Because Etienne’s style was more private, some of his team thought he didn’t trust them, or that he was hoarding information and decisions.
Etienne had us continue our work, using 360, and coaching both him and his senior team. At the same time, he re-imagined and reinvented the compensation structure. I helped him communicate this more openly, so that more people understood the audacity and sweep of what he was undertaking on their behalf. He helped create a compensation structure that had greater transparency than virtually all other Maersk operations worldwide. Maersk Pakistan was continuing to be a pioneer (as it had with 360 and other initiatives) in a market that so many people expect so little from, due to Pakistan’s state of overall development and its reputation in the global press. But leaders matter more than environment. That is the essence of what we learn when witnessing adaptive leadership.
As with Unilever, we took the senior leaders on a Journey in Sri Lanka. They lived together, ate with local villagers, painted a poor school, built rafts and rowed across rivers, hiked up to caves, and shared openly with each other the emotional impact of each person’s behavior on the team. Etienne learned how he was coming across, and his team discovered where his real heart was. Even ardent cynics said it was a “watershed,” and that the people present spoke truly and deeply in a way they would never have thought possible. Etienne enabled it by modeling the vulnerability and courage required for this to happen.
During Etienne’s tenure growth sharply accelerated further, the senior team delivered increasingly outstanding results, employee passion increased, costs were reduced, and Maersk Pakistan went from strength to strength, despite all kinds of challenges from regional bosses who couldn’t quite understand what this “people fascination” was all about.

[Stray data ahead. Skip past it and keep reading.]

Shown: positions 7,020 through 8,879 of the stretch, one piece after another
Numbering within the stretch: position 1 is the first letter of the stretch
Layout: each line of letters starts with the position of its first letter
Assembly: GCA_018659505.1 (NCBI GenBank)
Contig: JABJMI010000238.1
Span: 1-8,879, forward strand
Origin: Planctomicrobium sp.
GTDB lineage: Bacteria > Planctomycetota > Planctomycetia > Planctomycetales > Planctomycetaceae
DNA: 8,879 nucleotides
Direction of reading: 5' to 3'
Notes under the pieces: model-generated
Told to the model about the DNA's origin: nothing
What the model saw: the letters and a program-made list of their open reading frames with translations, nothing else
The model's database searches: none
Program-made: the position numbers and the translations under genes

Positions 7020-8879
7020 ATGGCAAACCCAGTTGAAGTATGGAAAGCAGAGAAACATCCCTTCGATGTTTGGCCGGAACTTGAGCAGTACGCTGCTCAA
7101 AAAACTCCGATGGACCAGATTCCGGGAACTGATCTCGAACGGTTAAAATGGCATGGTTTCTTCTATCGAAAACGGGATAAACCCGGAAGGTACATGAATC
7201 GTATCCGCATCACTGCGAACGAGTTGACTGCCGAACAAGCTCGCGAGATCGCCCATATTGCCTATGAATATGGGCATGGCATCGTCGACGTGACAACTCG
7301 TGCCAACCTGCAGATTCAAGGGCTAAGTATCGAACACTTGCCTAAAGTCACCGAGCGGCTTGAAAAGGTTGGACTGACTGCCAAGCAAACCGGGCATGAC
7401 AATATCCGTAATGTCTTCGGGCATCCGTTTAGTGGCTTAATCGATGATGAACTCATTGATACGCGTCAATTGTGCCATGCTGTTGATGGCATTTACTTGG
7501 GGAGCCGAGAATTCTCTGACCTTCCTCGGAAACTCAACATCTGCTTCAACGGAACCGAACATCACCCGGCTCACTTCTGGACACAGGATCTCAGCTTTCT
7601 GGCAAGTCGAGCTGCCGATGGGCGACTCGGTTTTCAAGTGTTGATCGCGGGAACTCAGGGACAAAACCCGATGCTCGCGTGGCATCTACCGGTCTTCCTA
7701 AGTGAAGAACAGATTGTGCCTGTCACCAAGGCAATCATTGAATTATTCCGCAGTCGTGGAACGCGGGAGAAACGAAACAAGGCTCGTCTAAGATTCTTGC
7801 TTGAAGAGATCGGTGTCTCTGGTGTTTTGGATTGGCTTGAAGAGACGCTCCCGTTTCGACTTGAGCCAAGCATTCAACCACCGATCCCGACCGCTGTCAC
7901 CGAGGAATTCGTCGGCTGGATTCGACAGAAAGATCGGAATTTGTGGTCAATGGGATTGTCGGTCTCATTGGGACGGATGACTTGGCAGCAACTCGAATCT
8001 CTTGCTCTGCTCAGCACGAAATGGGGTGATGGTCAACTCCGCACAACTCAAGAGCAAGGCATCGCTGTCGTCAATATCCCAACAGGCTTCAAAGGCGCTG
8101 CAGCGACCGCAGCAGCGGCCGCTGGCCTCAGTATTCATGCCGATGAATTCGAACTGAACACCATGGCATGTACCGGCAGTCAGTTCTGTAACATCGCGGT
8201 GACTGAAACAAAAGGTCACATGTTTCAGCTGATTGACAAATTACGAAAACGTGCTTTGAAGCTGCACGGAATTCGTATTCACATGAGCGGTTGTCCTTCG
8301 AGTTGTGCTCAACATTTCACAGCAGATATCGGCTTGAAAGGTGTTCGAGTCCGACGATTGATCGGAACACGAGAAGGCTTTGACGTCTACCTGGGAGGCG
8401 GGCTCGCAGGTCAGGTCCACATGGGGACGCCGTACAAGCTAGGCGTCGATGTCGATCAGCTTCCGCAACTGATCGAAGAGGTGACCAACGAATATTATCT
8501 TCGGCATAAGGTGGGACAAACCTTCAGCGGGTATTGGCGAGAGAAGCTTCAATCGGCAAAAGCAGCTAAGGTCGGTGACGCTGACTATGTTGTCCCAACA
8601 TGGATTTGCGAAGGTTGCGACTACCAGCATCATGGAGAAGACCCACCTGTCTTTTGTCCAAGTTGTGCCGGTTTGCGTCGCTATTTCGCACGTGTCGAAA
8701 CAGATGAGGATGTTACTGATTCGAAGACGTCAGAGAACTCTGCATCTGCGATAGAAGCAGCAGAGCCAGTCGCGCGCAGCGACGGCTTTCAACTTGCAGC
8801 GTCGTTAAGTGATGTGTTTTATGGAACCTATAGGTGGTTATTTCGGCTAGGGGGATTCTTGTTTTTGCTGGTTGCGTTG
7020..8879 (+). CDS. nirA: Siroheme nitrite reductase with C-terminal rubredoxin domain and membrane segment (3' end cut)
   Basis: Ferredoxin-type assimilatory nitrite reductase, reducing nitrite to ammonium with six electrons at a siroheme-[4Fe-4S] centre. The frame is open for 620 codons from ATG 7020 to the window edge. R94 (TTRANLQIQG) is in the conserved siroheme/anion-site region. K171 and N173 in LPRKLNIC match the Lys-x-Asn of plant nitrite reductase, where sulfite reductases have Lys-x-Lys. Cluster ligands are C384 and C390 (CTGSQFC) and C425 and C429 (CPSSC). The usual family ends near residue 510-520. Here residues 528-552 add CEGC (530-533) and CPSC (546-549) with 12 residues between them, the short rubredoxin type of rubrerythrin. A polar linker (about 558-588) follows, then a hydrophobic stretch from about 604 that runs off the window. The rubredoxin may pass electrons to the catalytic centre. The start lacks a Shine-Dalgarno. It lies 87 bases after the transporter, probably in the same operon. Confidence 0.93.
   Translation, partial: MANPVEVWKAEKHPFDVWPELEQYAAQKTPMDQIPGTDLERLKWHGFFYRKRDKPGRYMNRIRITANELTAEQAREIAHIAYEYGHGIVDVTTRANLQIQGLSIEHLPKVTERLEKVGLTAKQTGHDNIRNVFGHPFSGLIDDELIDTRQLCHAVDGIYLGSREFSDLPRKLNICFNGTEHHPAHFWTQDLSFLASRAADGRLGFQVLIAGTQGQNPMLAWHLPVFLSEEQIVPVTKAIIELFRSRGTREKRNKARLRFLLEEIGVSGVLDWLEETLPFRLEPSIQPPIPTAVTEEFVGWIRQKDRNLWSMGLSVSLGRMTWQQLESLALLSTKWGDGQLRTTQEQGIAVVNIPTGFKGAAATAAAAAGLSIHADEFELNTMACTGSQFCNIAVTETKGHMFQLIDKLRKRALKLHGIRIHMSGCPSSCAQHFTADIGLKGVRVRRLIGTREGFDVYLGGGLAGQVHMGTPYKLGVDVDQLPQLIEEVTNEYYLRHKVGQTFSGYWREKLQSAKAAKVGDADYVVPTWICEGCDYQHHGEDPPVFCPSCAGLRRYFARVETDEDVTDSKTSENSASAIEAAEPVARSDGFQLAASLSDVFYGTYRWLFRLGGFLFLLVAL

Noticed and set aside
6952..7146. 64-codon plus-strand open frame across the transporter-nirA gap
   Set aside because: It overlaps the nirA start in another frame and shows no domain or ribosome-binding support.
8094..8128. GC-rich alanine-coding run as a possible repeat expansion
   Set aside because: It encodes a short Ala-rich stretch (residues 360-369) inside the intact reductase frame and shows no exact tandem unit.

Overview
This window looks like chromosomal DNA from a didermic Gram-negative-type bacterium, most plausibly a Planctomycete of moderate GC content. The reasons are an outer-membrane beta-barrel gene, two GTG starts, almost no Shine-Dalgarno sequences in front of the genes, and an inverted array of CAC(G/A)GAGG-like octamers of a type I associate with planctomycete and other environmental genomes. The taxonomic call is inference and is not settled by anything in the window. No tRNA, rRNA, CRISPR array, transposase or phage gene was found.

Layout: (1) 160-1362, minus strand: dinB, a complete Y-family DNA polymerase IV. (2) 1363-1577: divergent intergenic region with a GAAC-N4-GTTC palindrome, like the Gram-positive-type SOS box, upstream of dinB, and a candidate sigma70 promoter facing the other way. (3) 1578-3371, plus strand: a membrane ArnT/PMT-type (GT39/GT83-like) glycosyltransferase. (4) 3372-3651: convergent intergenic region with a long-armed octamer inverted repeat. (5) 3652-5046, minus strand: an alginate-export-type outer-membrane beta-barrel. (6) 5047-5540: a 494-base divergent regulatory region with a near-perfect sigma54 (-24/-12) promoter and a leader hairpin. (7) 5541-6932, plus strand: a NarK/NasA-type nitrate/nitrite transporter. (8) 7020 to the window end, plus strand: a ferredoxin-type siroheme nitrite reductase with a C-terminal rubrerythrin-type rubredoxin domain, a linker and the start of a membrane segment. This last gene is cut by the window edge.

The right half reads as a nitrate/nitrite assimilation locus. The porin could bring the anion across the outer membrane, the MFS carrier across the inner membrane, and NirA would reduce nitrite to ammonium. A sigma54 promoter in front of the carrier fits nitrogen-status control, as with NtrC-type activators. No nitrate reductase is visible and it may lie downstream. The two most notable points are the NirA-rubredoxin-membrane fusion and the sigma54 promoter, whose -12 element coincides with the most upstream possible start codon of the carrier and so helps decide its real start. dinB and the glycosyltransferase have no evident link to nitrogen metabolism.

The fear of the adaptive seems to rise as we get more remote from people and operations. Retaining this sense and remaining committed to it viscerally is what distinguishes truly great leaders. It’s certainly one of the reasons why so many still hang on Jack Welch’s words-because the essential message he distils from his highly adaptive years of leadership is about people, personal growth and an unshakeable commitment to helping the organization win by helping its people to win.
If we review all three case studies, we find some commonalities. First, we see a courageous facing of the adaptive challenges without any technical sugar-coating. Secondly, we find a willingness to be held personally accountable by senior leaders who, with genuine curiosity rather than defensiveness, take on the adventure of personal adaptation. Third, we find a clear awareness of the need to energize and engage team members and both invite and challenge them to live into the adaptation required. Finally, there is a desire to evaluate continually the credibility and quality of the adaptation against the stated vision and the organizational results of greatest priority to the organization.
Leadership is not a technical practice. It isn’t a primarily cerebral act.
A vision is proved only through action and focus. A strategy comes alive through the paradoxical co-existence of passionate consistency and meaningful flexibility. This in turn requires behaviors that endorse both as required.
Vision and strategy, however, as the case studies show, require a leadership culture to sustain them and to actualize them fully. A culture sponsors strategy and provides the soil for our vision to become manifest. This in turn requires us to grow and transform. Leaders can’t ask of others what they won’t have the guts or drive to go for themselves. The opportunity of adaptive leadership is, therefore, for leaders to embody the vision, be behaviorally stimulated by the strategy, and be willing to be personally challenged and enlarged by the culture needed to help their organizations win.